Other authors have used consistent terminology and protocols to describe strengthening or endurance exercises.21 24–29 However, in these studies, the exercise dosage used is designed to change a performance outcome in a healthy population (ie, strength or endurance) and not designed to decrease pain or disability. Exercises based on protocols intended for a performance outcome in a healthy population have limited external validity for a patient population where the aim is to reduce pain and disability, thus contributing to a lack of clarity of optimal dosage of resistance training exercises that should be used in a patient population. Although the Cochrane review highlighted that research could investigate optimal dosage by comparing similar types of exercises,12 they excluded studies using exercise as a comparator29–31 and were, therefore, unable to investigate the effect of exercise dosage on pain and/or disability. There is now a call from experts32–34 and professional bodies35 for future research to establish the optimal dosage of exercise to decrease pain or disability in patient populations. There has been no systematic review to date that has focused specifically on resistance training to evaluate its effectiveness or determine optimal dosage in CNSNP.
The primary aim is to evaluate the effectiveness of resistance training aimed at the neck and shoulders on pain and/or disability of CNSNP patients. A secondary aim is to investigate whether changing the dosage of specific resistance training protocols influences their effectiveness on pain and/or disability.
Protocol and registration
Studies will be selected for review should they meet the following criteria:
Studies will be included if the population comprises adults aged 18–70 experiencing non-specific neck pain for ≥3 months. Specific pathology such as cervicogenic headache, cervicogenic dizziness, whiplash associated disorder, cervical radiculopathy, fractures, spondylolisthesis, inflammatory disease, fibromyalgia, cancer, neck pain resulting from surgery, post-traumatic stress disorder or cervicobrachial syndrome will be excluded.
Eligible studies will describe an exercise programme consisting of exercises targeted at the neck or shoulders where an individual applies a force against resistance (eg, dumbbell, resistance band, gravity). Programmes that also include other types of exercises such as stretching or aerobic exercises will only be permitted if used as part of a warm up or cool down. Any exercise programme that includes a variety of exercise types (resistance training, stretching, aerobic exercise) and where it is not clear that the focus is on resistance training will be excluded. Any exercise therapy given as part of a multidisciplinary treatment or exercise that requires manual therapy techniques by a trained individual will also be excluded.
Any comparison will be permitted, including with another exercise group, placebo, other therapies or usual care. Exercise programmes plus another intervention (eg, manual therapy, education etc) will be included provided a comparison group includes the same intervention.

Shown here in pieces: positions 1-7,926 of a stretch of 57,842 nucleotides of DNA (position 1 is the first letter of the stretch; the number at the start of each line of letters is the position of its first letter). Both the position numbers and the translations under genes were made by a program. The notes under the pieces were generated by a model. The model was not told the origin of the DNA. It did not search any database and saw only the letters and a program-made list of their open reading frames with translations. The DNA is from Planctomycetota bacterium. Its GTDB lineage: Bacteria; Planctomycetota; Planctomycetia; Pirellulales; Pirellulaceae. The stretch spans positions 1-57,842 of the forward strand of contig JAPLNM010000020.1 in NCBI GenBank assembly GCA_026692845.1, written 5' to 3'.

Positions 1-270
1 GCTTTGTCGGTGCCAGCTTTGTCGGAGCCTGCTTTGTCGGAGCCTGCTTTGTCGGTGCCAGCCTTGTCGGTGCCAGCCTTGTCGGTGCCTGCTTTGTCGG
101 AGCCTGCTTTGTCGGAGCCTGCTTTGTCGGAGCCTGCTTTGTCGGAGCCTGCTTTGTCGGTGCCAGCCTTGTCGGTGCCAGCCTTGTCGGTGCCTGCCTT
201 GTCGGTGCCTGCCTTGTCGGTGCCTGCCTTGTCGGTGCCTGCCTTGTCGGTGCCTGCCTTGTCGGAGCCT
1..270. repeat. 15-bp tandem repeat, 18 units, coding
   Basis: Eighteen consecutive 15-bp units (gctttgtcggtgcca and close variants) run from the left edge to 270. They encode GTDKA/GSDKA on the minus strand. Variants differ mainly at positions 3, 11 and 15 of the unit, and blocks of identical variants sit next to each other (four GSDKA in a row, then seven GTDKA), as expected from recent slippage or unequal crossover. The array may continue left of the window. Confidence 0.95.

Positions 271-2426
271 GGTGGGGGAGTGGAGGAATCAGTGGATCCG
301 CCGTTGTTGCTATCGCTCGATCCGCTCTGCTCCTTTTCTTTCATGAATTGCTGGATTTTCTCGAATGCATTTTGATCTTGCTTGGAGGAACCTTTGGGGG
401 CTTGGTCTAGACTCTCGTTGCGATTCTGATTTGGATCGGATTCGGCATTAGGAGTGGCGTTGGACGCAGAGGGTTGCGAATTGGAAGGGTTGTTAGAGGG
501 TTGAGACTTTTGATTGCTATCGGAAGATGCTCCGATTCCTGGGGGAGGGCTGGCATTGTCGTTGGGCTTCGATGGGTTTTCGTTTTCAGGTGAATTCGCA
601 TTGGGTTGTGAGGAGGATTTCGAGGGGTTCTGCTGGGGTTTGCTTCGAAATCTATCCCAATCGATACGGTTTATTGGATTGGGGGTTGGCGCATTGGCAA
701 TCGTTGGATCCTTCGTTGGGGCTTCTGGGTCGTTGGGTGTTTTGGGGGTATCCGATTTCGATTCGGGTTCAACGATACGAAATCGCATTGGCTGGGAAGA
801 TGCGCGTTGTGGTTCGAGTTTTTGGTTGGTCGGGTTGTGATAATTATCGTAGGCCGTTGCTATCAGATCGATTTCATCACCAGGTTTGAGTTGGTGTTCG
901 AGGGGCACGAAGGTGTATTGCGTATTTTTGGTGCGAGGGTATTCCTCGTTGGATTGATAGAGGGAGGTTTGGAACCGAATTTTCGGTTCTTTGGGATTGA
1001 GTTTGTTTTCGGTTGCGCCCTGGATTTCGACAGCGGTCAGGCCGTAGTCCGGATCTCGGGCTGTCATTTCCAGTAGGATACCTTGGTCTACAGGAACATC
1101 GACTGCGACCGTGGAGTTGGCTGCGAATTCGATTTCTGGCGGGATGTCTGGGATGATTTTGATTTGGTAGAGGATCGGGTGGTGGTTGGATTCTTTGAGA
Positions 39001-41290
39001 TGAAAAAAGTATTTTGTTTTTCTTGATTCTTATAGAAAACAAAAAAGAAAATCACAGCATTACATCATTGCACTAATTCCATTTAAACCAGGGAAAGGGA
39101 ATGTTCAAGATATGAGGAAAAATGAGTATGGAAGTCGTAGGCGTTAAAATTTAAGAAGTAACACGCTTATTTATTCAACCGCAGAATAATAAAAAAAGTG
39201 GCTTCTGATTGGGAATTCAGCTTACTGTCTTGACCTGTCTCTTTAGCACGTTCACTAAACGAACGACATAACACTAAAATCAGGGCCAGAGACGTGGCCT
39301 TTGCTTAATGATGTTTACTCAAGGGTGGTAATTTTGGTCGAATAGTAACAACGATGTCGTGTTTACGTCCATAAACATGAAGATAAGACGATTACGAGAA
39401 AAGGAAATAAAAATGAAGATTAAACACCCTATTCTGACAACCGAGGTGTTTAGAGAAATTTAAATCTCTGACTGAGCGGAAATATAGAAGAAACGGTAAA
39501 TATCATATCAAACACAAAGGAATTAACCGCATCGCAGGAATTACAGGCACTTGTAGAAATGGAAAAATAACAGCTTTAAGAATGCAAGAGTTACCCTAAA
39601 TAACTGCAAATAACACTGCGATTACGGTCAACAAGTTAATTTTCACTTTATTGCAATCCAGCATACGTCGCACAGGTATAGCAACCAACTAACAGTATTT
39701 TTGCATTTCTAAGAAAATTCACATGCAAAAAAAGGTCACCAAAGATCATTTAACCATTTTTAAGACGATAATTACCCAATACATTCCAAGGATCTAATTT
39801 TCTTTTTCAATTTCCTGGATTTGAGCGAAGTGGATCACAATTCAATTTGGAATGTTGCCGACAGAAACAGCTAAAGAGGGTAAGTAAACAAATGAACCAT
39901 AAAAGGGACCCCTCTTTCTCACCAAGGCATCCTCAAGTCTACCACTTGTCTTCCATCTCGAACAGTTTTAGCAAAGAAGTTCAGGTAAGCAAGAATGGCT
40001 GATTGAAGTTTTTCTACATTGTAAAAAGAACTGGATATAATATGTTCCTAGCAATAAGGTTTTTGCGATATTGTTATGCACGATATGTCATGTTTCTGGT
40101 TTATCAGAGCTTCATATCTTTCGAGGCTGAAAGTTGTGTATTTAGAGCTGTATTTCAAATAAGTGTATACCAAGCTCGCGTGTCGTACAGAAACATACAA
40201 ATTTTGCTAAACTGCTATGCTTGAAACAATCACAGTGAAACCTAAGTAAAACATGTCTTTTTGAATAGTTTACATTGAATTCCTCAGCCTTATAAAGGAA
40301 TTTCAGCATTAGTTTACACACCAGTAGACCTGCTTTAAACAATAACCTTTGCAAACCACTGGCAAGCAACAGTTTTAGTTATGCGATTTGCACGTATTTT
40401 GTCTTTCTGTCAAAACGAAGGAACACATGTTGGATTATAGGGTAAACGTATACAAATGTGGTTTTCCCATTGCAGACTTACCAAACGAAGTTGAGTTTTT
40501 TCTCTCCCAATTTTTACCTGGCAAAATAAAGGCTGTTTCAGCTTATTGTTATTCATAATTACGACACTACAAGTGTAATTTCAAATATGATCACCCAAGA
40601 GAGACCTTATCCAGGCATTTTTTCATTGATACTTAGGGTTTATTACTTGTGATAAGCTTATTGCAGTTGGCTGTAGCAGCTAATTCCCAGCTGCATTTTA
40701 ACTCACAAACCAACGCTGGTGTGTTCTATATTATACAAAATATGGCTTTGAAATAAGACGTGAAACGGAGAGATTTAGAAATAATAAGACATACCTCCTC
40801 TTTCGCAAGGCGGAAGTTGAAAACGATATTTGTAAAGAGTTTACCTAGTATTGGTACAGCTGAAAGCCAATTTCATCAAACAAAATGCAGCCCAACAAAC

Studies will be included if they used patient reported measures of pain (eg, Visual Analogue Scale (VAS), Numeric Pain Rating Scale or functional disability (eg, Neck Disability Index (NDI), Neck Pain and Disability Scale).
Randomised, controlled, clinical trials only will be permitted. Pilot or feasibility studies will be excluded.
Studies not written in English will be excluded at full text and will be reported within the Preferred Reporting Items for Systematic Reviews and Meta-Analyses (PRISMA) flow diagram. There are no limitations on publication date.
The study was conceived from our clinical working with patients with spinal complaints over many years and their views were used to inform aspects of the methods of the review protocol. Patient users will be invited to contribute to stages of synthesis and interpretation of findings to inform conclusions. Study findings will be disseminated to patients via conference presentations, including the Centre of Precision Rehabilitation for Spinal Pain, Patient and Public Involvement Group.
The search will employ sensitive topic-based strategies designed for each database from inception to 30 November 2018. Searches will be completed using the National Institute for Health and Care Excellence evidence database website (https://hdas.nice.org.uk/) and will include the following databases: Cumulative Index to Nursing and Allied Health Literature (CINAHL), Excerpta Medica Database, Medical Literature Analysis and Retrieval System Online and PubMed. PEDro and Index to Chiropractic Literature will be searched separately. Selected internet sites and indices will be used, including Turning Research into Practice. Manual search of key journals for relevant articles, articles in press, or published ahead of print will include Spine, European Spine Journal, Journal of Orthopaedic and Sports Physical Therapy, Strength and Conditioning Journal and The Journal of Strength and Conditioning. Publishers such as Elsevier, Wiley and Springer will also be manually searched for articles. Grey literature search37 will include Zetoc and OpenGrey. Reference lists of all included trials will be reviewed for any relevant articles.